Cancer Immunotherapy is associated with changes in innate immunity
In the 19th century, Doctor William Coley noticed that sarcoma patients went into remission after contracting streptococcus infections. He injected them with streptococcus sp., thinking the bacteria was responsible for clearance of cancer. However, the bacteria induced a strong immune response which resulted in killing cancerous cells.
Using Dr. Coley’s idea of boosting the immune system, researchers developed immunotherapy: training the immune system to destroy cancer cells. One example of this is, using monoclonal antibodies (Ab) that target a specific cancer molecule. A monoclonal Ab, referred as a checkpoint inhibitor, prevents suppression of the immune cells, which occurs in cancer patients. Other immunotherapeutic strategies include; use of dendritic cells, adoptive and engineered T cells and blocking Ab against the suppressive receptors.
The advantage of immunotherapies is the memory created, which may prevent recurrence of the cancer. Effective anti-tumor immunity remains unclear. It has been reported that a number of cancer patients remain unresponsive to immunotherapies, therefore more research is required in this area.
Majority of cancer immunotherapies target local immune responses in the tumor’s microenvironment. Combination of tumor binding Ab and adjuvants that stimulate dendritic cells have shown to stimulate very strong T cell immune responses, which has been effective against certain cancers such as Lewis lung and 4T1 breast carcinoma.
Research done by Spitzer, et al., 2017 showed that a combination of tumor-binding IgG, anti-CD40 antibody and IFN-γ have shown to shrink tumor cells in mice models. Addition of IFN-γ to immunotherapy resulted in an increase in macrophage frequency; and increased expression of immunosuppressive co-receptor programmed death ligand 1 (PD-L1), plasmacytoid dendritic cell antigen 1, cell activation (CD86) and enhanced antigen presentation (MHCII). A population of dendritic cells induced during the priming stage of immunotherapy expressed the same receptors as the macrophages, however this population reduced in tumors after the treatment, potentially due to migration.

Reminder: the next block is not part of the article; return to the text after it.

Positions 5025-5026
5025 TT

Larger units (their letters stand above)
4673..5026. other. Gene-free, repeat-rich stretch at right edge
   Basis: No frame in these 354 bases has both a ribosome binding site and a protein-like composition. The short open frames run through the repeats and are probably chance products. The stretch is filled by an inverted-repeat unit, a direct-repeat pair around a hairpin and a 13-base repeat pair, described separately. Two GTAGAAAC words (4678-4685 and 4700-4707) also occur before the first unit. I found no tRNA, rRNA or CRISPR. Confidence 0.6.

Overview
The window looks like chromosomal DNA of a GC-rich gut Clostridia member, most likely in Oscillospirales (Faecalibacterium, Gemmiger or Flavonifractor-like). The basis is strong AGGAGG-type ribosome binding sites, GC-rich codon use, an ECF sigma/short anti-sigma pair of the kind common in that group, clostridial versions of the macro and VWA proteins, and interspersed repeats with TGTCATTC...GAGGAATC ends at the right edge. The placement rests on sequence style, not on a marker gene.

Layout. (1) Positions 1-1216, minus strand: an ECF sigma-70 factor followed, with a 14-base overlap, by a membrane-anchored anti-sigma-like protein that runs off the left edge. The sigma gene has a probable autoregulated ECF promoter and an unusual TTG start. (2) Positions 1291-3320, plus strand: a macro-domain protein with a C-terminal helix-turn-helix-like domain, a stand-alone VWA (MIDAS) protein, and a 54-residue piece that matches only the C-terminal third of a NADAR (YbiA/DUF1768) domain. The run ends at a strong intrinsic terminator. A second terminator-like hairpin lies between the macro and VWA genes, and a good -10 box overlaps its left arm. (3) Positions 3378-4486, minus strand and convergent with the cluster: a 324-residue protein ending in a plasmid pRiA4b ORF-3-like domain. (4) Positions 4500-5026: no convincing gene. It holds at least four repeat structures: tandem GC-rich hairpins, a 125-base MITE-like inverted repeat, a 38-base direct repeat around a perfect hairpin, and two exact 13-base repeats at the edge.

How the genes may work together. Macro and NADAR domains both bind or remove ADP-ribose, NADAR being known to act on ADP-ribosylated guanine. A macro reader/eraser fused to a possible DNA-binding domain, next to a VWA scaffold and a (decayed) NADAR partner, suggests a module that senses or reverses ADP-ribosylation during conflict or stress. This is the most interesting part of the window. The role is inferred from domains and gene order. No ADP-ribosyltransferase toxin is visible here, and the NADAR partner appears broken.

Increased expression of CD11b killer cell lectin-like receptor G1 (KLRG1) by Natural killer cells was observed. In accordance with other studies, high levels of CD4 and CD8 T cells, and FoxP3+ regulatory T cells was reported. High proliferation in many immune types within the tumor, spleen and across the system was observed at the priming stage after treatment. This proliferation was observed in the periphery even when the cells in the tumor returned to the cell division base line. High levels of activated B cells expressing IgM, CD44, CD86 and MHCII was detected, however low levels of IgD was present. It was proposed that T cells from the blood can be successfully used to mediate tumor rejection as local activation of tumor-infiltrating leukocytes is not sufficient to reject the tumor.
In summary, this research emphasised that effective immunotherapy not only involves T cells but a complex network of other immune cells especially the dendritic, macrophages and NK cells. Therefore a strong systemic immune response is required for tumor rejection and systemic cell proliferative response can be used to monitor the immunotherapy.
Journal Article: Spitzer et al., 2017. Systemic immunity is required for effective cancer immunotherapy. Cell. 168(3)
References: Christensen, A. (2018) Immunotherapy-cancer’s new frontier, University of Arizona.
Article by Vicky Gent